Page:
Summary: We need a passion to share our faith with those who don’t know God as well as the wisdom to know how.

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Romans 9:1-13; 30-33


A. This begins a two chapter section in which Paul deals with the nation of Israel: what God has done in their past as well as what part-if any, they still occupy in the future plan of God.

B. Some eschatological interpretations have all the Jews-or at least most of them, alive during the millennium being saved. Thus God will not ultimately reject those they still consider his people but his people set aside at the present time which is the age of the Gentiles.

C. In the midst of this discussion, Paul also deals with some other thorny issues, like election. He gives examples of how God has chosen some people over others, seemingly even before they were born.

D. But woven throughout the section is Paul’s concern for those who are lost-the same concern all believers should have.

E. Paul had experienced the grace of God in a marvelous way, and because he had been a recipient, he wanted others to be as well.

I. Paul’s Grief Over Unbelief (vv. 1-5)

A. Our grief over the lost.

1. All of us can probably testify that we have loved ones, maybe even spouses or children, who do not know Christ as their Savior.

2. While it pains us over any person who is lost, knowing those close or related to us are is even more devastating.

3. If death overtakes them before they repent, it is even more painful, for our theological belief then reminds us we will never see them again. There will be an eternal separation from us just as it will be from God.

4. We often comfort ourselves by hoping they have made a last minute decision in their heart and mind that we are not aware of.

5. My maternal grandfather fell into this category. Though he attended church regularly, there was no evidence in his lifestyle he had ever trusted Christ. Prior to his death, he had many strokes which continued to incapacitate him, finally leading to his inability to talk or walk. My dad would talk to him about his spiritual state and his blue eyes would fill with tears, but we had no way of knowing whether or not he ever made life’s most important decision.

B. Paul’s grief over his lost kinsmen. (vv. 1-3)

1. Paul states his heart is filled with bitter sorrow and unending grief for his people who have rejected Christ.

2. While the Romans actually put Jesus to death, it is very evident the religious leaders were the ones who instigated the crowd to cry out for his crucifixion.

3. They were jealous of the crowds who followed Jesus-many of whom had previously been their followers.

4. They saw many of Jesus’ actions as breaking of the Law of Moses.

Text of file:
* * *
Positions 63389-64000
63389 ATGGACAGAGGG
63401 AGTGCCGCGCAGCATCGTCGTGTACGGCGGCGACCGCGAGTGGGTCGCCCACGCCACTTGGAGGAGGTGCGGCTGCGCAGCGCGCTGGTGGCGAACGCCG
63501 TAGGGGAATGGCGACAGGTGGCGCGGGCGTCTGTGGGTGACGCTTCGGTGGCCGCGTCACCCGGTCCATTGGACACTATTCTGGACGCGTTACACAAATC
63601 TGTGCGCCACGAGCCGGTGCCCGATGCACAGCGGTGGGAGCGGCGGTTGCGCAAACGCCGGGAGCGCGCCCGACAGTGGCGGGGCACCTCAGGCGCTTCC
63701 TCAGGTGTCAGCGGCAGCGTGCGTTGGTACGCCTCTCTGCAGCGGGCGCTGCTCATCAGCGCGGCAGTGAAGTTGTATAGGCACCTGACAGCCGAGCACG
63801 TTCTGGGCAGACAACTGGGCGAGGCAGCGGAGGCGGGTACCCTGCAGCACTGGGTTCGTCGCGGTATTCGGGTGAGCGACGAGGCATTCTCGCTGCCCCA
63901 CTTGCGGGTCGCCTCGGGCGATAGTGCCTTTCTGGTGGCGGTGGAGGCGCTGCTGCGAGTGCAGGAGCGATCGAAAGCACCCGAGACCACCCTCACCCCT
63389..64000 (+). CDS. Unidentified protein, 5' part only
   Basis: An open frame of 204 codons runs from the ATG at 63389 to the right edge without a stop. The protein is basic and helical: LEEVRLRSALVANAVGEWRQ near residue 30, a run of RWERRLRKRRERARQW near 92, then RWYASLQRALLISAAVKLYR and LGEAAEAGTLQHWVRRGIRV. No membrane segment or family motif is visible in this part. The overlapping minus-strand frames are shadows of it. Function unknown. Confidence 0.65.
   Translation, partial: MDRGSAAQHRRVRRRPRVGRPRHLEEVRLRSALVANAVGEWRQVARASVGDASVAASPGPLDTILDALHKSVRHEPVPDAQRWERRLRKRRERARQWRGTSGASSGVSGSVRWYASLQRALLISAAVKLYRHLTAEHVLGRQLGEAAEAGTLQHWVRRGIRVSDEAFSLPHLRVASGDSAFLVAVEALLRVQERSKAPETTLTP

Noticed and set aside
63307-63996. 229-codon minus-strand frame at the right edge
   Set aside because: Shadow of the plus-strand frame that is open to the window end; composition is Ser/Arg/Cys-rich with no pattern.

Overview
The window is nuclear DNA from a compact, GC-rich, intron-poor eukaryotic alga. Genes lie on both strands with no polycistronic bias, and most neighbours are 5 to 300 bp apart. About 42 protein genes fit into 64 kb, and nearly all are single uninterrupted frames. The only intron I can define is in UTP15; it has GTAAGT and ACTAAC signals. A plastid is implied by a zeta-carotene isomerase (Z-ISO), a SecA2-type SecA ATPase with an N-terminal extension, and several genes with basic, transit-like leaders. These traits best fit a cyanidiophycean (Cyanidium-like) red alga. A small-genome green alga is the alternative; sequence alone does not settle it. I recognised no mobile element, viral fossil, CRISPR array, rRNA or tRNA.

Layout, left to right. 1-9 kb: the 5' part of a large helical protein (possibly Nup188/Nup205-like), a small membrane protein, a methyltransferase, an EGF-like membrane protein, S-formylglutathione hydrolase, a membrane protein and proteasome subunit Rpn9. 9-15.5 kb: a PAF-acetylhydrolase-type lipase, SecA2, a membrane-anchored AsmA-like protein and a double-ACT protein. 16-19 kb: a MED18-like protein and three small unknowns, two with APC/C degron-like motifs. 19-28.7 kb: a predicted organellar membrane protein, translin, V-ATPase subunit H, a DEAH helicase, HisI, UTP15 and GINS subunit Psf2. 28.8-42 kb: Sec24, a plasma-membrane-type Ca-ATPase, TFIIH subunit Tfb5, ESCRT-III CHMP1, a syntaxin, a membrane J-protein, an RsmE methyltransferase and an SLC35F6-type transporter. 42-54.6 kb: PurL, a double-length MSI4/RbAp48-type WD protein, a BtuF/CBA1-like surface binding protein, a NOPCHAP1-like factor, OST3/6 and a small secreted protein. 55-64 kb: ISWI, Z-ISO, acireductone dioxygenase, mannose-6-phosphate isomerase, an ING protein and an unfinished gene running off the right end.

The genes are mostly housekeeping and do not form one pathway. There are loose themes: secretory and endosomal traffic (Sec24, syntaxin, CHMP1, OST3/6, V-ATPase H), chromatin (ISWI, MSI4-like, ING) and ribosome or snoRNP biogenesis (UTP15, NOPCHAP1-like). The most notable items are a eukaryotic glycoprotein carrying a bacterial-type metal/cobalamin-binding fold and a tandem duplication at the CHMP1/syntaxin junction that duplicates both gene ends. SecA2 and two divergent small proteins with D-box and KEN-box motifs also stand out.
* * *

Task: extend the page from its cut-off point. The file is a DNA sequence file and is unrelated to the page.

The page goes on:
5. His claim to forgive sins was heresy in their minds and an act of equating himself with God whom he claimed to be-another matter that infuriated them.

6. Nor did they accept the proposition he had been resurrected from the grave.

7. Much of their unbelief lay in their misinterpretation of Old Testament scripture which they believed pointed to a Messiah who would deliver his people from their oppressors not die on a cross.

8. As Paul viewed so many of his brethren continuing to reject his message, it grieved him intensely.

9. He even went so far as to propose he would be willing to be cut off from God if it meant their salvation.

10. The import of this statement is amazing. How many of you would be willing to give up your eternal place in heaven and go to hell if it meant someone you loved would be saved. In other words, would you give someone else your salvation and lose yours in the process?

11. Paul was not simply making this statement but was honest in his willingness to do that very thing. While theologically impossible, the intent and passion are there.

12. These people are not what we would consider blood kin with Paul but simply members of his own race. He was a Jew.

13. Thus Paul was willing to trade his salvation not only for his blood kin but also for those of his own race. I think he would have done it for anyone.

14. Interestingly, these are the same people who have harmed Paul physically and tried to destroy his ministry.

15. The situation is similar to when Jesus asked the Father to forgive those who were crucifying him because they didn’t know or understand what they were doing.

16. Paul’s intense concern over his lost kinsmen reminds us of something John would write; “If anyone says, ‘I love God,” yet hates his brother, he is a liar. For anyone who hates his brother, whom he has seen, cannot love God, whom he has not seen.” (I John 4:20)

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